One of the main areas where Weird Loners has been struggling is the character of Eric Lewandowski.
In the first two episodes of the series, Eric's wide-eyed naivety was all-consuming – a swing and a miss at laughs, since he wasn’t in on the joke and it was a little bit like laughing at the kid in the school yard who has no friends and eats lunch by himself.
Luckily, third time may be the charm because Weird Loners Season 1 Episode 3 gives Eric depth, urgency, and most importantly, the ability to make us laugh.
The writing is stronger, the jokes are funnier, and the relationships between the characters are beginning to click in believable ways.
Eric clearly looks up to Stosh, but instead of this being shown through the creepy, co-dependent lens of watching his cousin sleep, "Weirded Out" actually develops this relationship, and it works to make Eric a more well-rounded character.
After Eric tells Stosh it may be time for him to move back to the city, Stosh comes up with a plan to help Eric make friends. Of course, the plan has the ultimate purpose of helping Stosh help Stosh, but it also provides a great opportunity to show Eric’s life outside the townhouse.
Aside from being a friendless 34-year-old man who lived with his parents, sang to his dad in the shower and performed unsolicited puppet shows on his stoop, not much was known about this character. And that was a real problem.
Giving him experiences of his own outside the limited dynamic provided by the group allows his character new life and opportunities for laughs he previously wasn't afforded.
Stosh: Is this another "my father will turn over in his grave" questions?
Stosh: Then no, I would not have moved in.
Eric: Damn it! You could have at least lied to get him back in the right position.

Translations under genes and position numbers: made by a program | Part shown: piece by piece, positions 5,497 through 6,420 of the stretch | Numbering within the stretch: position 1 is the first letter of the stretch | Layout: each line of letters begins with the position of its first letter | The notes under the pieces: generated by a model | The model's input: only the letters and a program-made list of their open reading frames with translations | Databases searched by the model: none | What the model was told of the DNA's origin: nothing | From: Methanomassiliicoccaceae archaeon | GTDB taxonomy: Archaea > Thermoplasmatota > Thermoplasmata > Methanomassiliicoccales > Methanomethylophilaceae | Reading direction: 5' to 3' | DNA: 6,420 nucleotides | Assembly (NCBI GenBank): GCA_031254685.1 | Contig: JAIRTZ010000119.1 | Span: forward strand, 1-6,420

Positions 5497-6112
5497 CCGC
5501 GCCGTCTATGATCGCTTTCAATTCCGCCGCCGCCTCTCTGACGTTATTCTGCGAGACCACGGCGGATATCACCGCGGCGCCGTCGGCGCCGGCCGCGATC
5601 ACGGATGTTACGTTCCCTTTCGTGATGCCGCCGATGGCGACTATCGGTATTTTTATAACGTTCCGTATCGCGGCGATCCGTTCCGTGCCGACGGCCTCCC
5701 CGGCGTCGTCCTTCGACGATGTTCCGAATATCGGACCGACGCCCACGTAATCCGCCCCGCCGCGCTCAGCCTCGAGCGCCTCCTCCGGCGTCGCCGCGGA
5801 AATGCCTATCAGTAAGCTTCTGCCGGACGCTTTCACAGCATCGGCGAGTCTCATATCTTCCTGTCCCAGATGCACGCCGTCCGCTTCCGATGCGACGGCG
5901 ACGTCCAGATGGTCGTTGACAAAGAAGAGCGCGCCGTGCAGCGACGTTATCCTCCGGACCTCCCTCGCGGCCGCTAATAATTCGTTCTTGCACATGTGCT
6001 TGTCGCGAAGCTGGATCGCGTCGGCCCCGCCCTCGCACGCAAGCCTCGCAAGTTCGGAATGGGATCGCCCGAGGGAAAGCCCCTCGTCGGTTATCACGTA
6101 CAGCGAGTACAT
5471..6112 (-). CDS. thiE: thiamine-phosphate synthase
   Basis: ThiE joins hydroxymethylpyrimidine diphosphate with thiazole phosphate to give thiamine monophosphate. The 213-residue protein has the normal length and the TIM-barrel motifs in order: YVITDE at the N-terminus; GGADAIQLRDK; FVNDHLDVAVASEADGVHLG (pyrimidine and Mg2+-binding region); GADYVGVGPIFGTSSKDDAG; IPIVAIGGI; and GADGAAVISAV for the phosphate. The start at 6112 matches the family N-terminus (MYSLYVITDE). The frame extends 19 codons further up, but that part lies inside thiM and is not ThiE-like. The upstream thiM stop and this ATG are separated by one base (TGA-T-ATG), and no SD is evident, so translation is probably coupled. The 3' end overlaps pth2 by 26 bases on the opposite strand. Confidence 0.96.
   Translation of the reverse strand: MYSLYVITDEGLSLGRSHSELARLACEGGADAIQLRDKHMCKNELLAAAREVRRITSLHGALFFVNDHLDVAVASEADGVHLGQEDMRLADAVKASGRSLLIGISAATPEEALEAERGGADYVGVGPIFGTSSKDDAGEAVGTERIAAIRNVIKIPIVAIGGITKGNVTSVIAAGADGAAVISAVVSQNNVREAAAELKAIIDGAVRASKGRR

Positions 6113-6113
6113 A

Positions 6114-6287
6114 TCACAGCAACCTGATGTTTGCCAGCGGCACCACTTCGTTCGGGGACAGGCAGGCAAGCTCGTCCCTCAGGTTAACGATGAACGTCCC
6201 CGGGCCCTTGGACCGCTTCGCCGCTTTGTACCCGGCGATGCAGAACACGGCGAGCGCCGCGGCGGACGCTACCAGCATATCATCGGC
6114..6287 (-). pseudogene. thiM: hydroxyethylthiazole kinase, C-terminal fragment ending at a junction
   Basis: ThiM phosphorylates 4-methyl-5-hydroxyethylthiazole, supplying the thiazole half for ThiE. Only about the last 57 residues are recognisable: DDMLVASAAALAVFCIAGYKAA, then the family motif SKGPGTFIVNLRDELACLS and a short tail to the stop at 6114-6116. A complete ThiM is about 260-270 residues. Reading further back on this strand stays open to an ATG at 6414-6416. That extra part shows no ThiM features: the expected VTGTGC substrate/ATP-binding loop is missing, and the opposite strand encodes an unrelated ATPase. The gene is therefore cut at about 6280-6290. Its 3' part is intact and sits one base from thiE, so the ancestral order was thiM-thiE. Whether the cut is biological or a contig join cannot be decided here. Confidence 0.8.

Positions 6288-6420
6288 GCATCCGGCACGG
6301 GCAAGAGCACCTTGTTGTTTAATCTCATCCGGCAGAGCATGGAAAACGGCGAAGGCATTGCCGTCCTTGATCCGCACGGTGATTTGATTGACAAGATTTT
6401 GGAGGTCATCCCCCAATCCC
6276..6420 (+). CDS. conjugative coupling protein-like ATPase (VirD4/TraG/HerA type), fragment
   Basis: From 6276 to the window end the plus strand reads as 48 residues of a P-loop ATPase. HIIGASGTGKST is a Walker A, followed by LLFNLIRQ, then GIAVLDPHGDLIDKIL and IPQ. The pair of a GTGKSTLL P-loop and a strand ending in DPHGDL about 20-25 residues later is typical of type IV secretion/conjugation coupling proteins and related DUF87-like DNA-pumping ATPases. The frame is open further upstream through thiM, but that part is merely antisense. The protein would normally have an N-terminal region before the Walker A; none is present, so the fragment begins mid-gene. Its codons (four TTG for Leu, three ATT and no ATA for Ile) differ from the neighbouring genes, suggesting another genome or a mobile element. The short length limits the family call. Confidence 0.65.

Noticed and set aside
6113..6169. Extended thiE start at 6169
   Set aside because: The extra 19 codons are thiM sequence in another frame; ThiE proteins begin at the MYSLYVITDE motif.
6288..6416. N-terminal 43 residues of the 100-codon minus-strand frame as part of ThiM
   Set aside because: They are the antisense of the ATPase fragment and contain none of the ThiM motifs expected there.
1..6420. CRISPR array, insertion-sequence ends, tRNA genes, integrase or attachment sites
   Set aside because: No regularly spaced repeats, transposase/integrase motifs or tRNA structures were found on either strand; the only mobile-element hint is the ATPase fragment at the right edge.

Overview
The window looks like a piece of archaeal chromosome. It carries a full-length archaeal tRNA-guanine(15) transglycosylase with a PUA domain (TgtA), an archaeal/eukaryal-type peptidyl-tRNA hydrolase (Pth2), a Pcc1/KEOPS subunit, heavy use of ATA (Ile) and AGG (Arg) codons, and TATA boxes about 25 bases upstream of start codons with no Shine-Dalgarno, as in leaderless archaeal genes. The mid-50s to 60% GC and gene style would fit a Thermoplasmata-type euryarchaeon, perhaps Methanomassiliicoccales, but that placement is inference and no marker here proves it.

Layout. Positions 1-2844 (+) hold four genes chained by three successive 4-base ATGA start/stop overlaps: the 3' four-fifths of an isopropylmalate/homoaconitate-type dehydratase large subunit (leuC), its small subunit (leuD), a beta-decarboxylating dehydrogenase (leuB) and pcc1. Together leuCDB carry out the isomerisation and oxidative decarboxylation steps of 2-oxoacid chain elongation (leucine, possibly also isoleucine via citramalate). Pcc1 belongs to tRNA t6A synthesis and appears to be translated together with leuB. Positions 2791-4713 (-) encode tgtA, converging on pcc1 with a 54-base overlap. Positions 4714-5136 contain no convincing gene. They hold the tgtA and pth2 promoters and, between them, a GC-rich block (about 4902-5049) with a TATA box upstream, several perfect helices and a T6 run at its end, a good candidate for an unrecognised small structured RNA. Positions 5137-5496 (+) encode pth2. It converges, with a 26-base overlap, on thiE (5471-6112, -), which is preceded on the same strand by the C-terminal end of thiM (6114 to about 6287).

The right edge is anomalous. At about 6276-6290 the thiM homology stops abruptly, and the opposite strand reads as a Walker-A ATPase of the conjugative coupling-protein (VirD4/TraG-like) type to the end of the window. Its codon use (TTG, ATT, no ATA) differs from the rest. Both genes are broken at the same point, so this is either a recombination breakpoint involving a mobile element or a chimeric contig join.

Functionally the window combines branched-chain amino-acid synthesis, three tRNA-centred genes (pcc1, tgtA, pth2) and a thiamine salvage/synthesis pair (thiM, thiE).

Interacting with his coworkers provides a platform for Eric to develop as a character and for Nate Torrence to have something to do besides imitate a lobotomized person while being the butt of other people’s jokes.
And Eric may not be as dumb as he seems. After the knock-off TV Stosh buys short circuits before the Mets game and Eric’s coworkers leave in a huff, he calls after them: "The Mets were mathematically eliminated in June, by the way." Making Eric actually smart would be a nice twist for the character.
In regards to his relationship with Stosh, which was up until this point just Stosh ragging on him and Eric taking it with a blank, foolish expression, "Weirded Out" puts them on even footing. Sure, Stosh is the smooth-talking ladies man always working an angle and Eric is the awkward, endearing cousin known for looking on the bright side, but they are functioning as foils now and Eric is not just an easy target.
Caryn: What is this poor woman going to say when you don't marry her?
Stosh: Oh, same thing as usual, I'm sure. We're kinda in a "fool me 12 times, shame on you" situation.
Aside from Eric’s much-needed character growth, the episode also nicely works with the other relationships. Whereas Caryn and Zara previously seemed a bit awkward (Caryn interrupting Zara’s blessing in Weird Loners Season 1 Episode 2 was uncomfortable), “Weirded Out” starts to work towards developing their friendship, which is an important facet of the show.
Caryn: This is a lot of information. What site is this?
Zara: Am I Dating a Douchebag dot com. By the way, I know you date a lot so I signed you up for the full year.
But, at the end of the day, Weird Loners is a comedy. And despite all the character development in the world, if it doesn’t make you laugh then what’s the point? “Weirded Out” was by far the funniest of the first three episodes.
I would attribute this in large part to Eric’s expanded role, but the funniest moment for me came at the very end when Caryn confronts a broke Stosh about his lying.
She claims that her therapist says it is because he builds “walls of deception.” He angrily counters this statement and rhetorically tells Caryn to tell her therapist that. She does, and relays this to Stosh. The bit goes back and forth until Stosh is crying about his childhood and Caryn realizes he not only stole her groceries, but also her pricey therapy sessions.
He stole therapy from me... and a teeth cleaning.Caryn
With Eric stepping up, the relationships becoming more dynamic and the writing eliciting some much-needed laughs, there may be hope for the series. Only time will tell if Weird Loners has what it takes to stand-out from the other quirky comedies that come and go each spring, but "Weirded Out" was definitely a step in the right direction.
Will you tune in next week for Weird Loners Season 1 Episode 4? What did you think of Eric’s character development? What do you hope to see from the series in coming episodes?
If you just started watching, you can always watch Weird Loners online at TV Fanatic to see the episodes you missed!